(f) Look through the cleaned-up manuscript, to see whether there’s anything you’ve missed. Authors will do the orneriest things sometimes, and second-guessing yourself won’t necessarily catch all the anomalies. Sometimes there’s no substitute for a labour-intensive visual inspection. If looking through the entire manuscript one more time is, as I believe the modern idiom has it, ‘twisting your melon’, then at least look through the first few pages. If they’re clean, it probably means you’ve been reasonably well-behaved, or at least predictable. If you find a few things sticking out in those first few pages, though, you’ll save work for yourself (or the layout artist and/or proofreaders) in the long run by just knuckling down and going through the whole thing. Again.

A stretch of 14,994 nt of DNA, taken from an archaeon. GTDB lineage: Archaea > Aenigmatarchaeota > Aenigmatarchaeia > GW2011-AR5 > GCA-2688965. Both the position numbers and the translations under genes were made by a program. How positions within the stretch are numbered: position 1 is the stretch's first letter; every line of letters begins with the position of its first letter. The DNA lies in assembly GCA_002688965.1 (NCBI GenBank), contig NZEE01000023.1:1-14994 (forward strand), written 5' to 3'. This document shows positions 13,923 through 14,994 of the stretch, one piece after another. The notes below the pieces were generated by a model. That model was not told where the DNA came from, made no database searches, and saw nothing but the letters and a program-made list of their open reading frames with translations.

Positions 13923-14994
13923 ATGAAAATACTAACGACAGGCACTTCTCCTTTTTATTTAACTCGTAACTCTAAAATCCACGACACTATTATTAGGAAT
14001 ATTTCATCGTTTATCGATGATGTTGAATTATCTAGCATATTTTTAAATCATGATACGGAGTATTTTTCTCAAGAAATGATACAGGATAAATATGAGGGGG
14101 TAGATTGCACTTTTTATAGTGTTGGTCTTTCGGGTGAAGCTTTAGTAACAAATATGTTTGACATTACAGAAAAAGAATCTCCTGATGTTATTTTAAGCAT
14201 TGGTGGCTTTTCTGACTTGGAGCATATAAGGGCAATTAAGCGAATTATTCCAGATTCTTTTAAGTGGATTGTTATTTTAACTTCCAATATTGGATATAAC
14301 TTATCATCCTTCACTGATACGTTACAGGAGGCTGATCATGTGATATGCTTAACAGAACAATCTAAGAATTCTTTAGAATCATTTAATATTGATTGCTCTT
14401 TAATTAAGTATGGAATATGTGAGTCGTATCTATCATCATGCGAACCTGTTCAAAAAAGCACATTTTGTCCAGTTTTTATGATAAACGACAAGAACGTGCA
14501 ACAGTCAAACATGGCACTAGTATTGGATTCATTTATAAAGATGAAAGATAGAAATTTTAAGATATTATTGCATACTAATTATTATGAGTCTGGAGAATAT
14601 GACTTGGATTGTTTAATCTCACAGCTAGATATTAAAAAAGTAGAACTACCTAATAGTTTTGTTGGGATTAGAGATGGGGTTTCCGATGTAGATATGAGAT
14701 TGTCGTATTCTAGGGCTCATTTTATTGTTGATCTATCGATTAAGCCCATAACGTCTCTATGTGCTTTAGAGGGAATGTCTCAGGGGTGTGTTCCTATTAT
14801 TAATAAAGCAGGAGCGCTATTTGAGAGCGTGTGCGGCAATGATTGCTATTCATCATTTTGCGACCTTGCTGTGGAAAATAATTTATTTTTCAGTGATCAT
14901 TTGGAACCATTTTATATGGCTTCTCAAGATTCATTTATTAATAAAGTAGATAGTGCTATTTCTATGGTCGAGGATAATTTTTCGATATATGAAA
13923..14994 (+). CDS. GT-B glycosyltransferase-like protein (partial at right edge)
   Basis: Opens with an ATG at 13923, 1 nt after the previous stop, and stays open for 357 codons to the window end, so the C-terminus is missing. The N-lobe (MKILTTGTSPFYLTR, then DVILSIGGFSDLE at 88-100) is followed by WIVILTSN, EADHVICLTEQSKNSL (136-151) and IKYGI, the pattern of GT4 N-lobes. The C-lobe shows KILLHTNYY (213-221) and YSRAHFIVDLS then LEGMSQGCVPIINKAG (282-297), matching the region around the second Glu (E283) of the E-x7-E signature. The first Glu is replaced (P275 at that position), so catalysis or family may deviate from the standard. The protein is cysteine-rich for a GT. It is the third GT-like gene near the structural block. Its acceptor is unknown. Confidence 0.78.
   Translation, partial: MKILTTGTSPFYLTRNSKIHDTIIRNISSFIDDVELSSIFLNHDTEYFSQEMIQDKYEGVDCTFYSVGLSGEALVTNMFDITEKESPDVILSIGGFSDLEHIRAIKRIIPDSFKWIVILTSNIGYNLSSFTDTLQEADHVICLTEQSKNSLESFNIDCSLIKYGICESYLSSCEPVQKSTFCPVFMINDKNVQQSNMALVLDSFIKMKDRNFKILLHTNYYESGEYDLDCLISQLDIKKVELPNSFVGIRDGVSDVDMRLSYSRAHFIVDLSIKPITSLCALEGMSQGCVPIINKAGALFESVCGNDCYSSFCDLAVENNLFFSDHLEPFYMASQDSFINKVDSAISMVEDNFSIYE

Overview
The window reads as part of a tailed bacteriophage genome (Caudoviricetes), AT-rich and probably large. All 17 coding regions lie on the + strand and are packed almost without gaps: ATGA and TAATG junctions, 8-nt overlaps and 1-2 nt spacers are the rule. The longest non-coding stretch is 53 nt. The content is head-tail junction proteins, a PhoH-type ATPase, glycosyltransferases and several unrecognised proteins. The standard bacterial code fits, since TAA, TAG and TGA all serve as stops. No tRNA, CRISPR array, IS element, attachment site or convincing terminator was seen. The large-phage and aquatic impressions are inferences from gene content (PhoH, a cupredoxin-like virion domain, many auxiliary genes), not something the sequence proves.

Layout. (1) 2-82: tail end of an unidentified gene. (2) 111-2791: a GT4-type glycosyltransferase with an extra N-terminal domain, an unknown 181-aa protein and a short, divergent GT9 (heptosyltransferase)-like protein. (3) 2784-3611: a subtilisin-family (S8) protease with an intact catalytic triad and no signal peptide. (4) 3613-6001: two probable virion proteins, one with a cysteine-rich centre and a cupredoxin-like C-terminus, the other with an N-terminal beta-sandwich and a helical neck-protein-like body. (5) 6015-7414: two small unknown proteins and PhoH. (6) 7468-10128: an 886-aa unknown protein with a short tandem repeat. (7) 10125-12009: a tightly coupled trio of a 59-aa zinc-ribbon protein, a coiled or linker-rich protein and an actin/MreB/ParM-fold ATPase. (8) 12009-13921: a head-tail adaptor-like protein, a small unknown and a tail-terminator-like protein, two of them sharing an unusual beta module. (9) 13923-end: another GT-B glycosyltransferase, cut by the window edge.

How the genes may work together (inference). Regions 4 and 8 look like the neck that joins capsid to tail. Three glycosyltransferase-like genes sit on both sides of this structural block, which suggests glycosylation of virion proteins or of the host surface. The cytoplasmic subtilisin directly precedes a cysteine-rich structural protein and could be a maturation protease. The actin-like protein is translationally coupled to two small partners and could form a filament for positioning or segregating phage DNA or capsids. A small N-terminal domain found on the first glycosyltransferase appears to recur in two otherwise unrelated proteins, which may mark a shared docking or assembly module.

Manuscripts that have been cleaned up in this manner are a joy to typeset, they leave less trouble for proofreaders to find, and they save editors from needing to make the fiddly fixes that will keep the typesetter off their backs. Baldly put, they save lives.
Getting the words right will maximise your chance of finding a home for the story, somewhere. But getting the bits between the words right will help reduce the occurrence of typesetter-initiated mayhem. And reducing that is a good thing. Right?
(* This is the convention I follow for print. On the web, as here, I now tend to pad my dashes by spaces, because on some platforms they can otherwise just look like hyphens, and that doesn’t help anyone.)